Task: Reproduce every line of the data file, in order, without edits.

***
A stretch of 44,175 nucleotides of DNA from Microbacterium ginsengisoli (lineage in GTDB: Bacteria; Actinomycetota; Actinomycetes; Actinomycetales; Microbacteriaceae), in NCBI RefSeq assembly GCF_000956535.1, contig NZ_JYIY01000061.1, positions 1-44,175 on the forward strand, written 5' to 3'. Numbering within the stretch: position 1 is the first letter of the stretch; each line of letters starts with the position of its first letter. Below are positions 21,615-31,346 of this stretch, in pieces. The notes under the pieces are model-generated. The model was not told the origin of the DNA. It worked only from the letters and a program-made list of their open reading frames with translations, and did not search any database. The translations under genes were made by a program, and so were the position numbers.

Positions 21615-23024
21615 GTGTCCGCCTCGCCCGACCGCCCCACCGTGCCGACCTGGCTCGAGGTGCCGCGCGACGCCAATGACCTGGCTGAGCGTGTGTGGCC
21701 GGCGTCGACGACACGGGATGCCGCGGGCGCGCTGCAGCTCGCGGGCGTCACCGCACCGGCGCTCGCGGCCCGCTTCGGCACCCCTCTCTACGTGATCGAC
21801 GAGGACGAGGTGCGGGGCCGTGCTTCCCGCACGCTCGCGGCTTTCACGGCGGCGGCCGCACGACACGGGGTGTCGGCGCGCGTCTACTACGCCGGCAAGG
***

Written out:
A stretch of 44,175 nucleotides of DNA from Microbacterium ginsengisoli (lineage in GTDB: Bacteria; Actinomycetota; Actinomycetes; Actinomycetales; Microbacteriaceae), in NCBI RefSeq assembly GCF_000956535.1, contig NZ_JYIY01000061.1, positions 1-44,175 on the forward strand, written 5' to 3'. Numbering within the stretch: position 1 is the first letter of the stretch; each line of letters starts with the position of its first letter. Below are positions 21,615-31,346 of this stretch, in pieces. The notes under the pieces are model-generated. The model was not told the origin of the DNA. It worked only from the letters and a program-made list of their open reading frames with translations, and did not search any database. The translations under genes were made by a program, and so were the position numbers.

Positions 21615-23024
21615 GTGTCCGCCTCGCCCGACCGCCCCACCGTGCCGACCTGGCTCGAGGTGCCGCGCGACGCCAATGACCTGGCTGAGCGTGTGTGGCC
21701 GGCGTCGACGACACGGGATGCCGCGGGCGCGCTGCAGCTCGCGGGCGTCACCGCACCGGCGCTCGCGGCCCGCTTCGGCACCCCTCTCTACGTGATCGAC
21801 GAGGACGAGGTGCGGGGCCGTGCTTCCCGCACGCTCGCGGCTTTCACGGCGGCGGCCGCACGACACGGGGTGTCGGCGCGCGTCTACTACGCCGGCAAGG